Monday, March 04, 2019

It's a Done Deal

Typewriter Play
It’s a Done Deal

Post-Script: I did the final typing of the story on Adobe Rose, the Royal QDL, seen above. Though it had a partly used silk ribbon, I ended up swapping out the ribbon mid-story for the fresh ribbon Bill Wahl had installed in my Hermes Rocket. Also, the type alignment of the Royal isn't perfect, though it hasn't bothered me in the past; but for some reason I felt self-conscious about it, thinking the imprint needs to be as "professional" as possible. And then I was reminded by John Lewis, my local typewriter repairman, whom I visited this morning, that it's a manual typewriter after all - it's not supposed to look perfect! I like John's fresh perspective on things.

I suppose if I knew for certain that the story was top-notch, I'd be less worried about the aesthetics of its typewritten appearance. Oh well.

Today I placed a visit to Rust is Gold Coffee, to touch base and remind them that our ABQwerty Type Writer Society will be meeting there this coming Sunday, at 12:00 noon. I brought my Triumph Norm 6, upon which to type a few notes, and they loved the machine, especially considering they are a motorcycle-themed coffee shop, and there's a connection between the German Triumph typewriter firm and the British Triumph auto/motorcycle company. I permitted Sara to take some photos of the machine, for use in marketing their coffee shop. She's the gal I'd sold one of my Royal Mercury machines to, and I'm happy to announce that she's been doing lots of typing on it, even taking up virtually permanent space on her kitchen table. She loves typing on it, says there's something about a manual typewriter that brings out the creativity in her. I'm pleased that she's finding good use for the machine.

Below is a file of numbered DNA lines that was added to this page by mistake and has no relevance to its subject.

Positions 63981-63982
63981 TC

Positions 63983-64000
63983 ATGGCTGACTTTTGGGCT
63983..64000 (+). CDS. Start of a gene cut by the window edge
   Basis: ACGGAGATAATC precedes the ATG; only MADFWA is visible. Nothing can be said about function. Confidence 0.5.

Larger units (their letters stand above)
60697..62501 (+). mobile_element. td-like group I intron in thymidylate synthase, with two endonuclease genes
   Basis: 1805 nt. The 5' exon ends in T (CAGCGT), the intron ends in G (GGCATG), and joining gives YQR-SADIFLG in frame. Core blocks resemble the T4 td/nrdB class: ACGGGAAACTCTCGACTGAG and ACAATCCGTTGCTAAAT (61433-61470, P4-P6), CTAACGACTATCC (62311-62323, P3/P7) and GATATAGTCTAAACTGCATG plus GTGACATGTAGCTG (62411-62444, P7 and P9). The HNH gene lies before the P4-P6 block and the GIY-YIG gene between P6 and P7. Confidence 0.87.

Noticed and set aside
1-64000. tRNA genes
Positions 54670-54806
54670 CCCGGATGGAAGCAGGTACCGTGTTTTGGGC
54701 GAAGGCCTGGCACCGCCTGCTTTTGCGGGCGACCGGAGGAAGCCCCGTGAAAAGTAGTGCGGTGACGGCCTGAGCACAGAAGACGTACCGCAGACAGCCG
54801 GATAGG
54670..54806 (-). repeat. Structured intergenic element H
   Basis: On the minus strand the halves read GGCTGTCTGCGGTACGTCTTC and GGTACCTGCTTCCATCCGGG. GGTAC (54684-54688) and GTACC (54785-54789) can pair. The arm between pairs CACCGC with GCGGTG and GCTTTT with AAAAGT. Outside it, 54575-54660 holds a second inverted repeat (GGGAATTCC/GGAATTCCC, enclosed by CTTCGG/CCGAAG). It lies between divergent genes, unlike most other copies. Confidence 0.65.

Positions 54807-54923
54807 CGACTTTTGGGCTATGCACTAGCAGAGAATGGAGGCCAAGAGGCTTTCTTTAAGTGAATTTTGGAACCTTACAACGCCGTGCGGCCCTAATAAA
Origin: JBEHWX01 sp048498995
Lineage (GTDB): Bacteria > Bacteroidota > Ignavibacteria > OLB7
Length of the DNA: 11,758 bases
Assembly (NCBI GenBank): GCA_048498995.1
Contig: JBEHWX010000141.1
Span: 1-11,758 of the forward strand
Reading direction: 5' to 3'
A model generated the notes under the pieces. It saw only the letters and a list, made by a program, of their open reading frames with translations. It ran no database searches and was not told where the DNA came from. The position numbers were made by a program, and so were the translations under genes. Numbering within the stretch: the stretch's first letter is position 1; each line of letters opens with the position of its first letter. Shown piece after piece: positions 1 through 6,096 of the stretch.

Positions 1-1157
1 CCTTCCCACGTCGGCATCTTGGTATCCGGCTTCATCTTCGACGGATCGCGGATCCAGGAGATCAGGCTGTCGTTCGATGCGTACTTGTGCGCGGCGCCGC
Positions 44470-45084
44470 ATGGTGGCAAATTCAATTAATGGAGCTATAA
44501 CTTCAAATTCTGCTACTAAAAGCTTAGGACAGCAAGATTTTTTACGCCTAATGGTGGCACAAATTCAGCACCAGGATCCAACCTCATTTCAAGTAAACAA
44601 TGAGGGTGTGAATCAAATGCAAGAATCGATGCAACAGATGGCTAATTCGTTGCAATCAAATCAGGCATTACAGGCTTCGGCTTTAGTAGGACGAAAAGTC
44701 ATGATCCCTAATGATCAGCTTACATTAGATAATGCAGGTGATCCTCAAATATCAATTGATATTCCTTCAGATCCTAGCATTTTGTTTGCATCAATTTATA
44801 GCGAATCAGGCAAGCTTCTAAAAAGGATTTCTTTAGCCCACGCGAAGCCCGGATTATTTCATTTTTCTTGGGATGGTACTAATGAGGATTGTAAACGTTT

This typecast was done via iPhone 6s, instead of my flatbed scanner. I've used an iPod Touch previously, usually while on vacation, away from my scanner, and the results have been marginal. But I like what the iPhone produces, at least under my bright video table lights. Gives me less reason to rely on the scanner.

I'd used a backing sheet of paper while typing this piece in the Olivetti Underwood 21, and I noticed afterward that I could see the imprint rather distinctly in the backing sheet. So I took a no.2 pencil and did a rubbing, to reveal the imprint thusly:

Backing Sheet Pencil Rubbing

I've boosted the contrast of the image a bit, but in person the rubbing is very readable, which gives me pause to consider that, in the event typewriter ribbons become scarce in the future, a charcoal rubbing might suffice. Not exactly steganography, since you can easily see the imprint with adequate side-lighting, but an interesting effect. I need to try this again with just one sheet of paper in the stencil mode, and rub with a real charcoal pencil.

I was reminded yesterday that I'm now in two cassette tape letter exchanges. I need to remember to bring a recorder with me when running errands, so as to take advantage of location sounds that make such taped letters so much more interesting.

With the help of one of my YouTube viewers I've found a solution to the problem of why I couldn't post comments to blogs hosted on Blogger, on my Mac computer. The reason had to do with a setting in Safari browser dealing with cross-site tracking. Yesterday I did a typewriter blog comment blitz, catching up on many blogs I've wanted to comment but couldn't.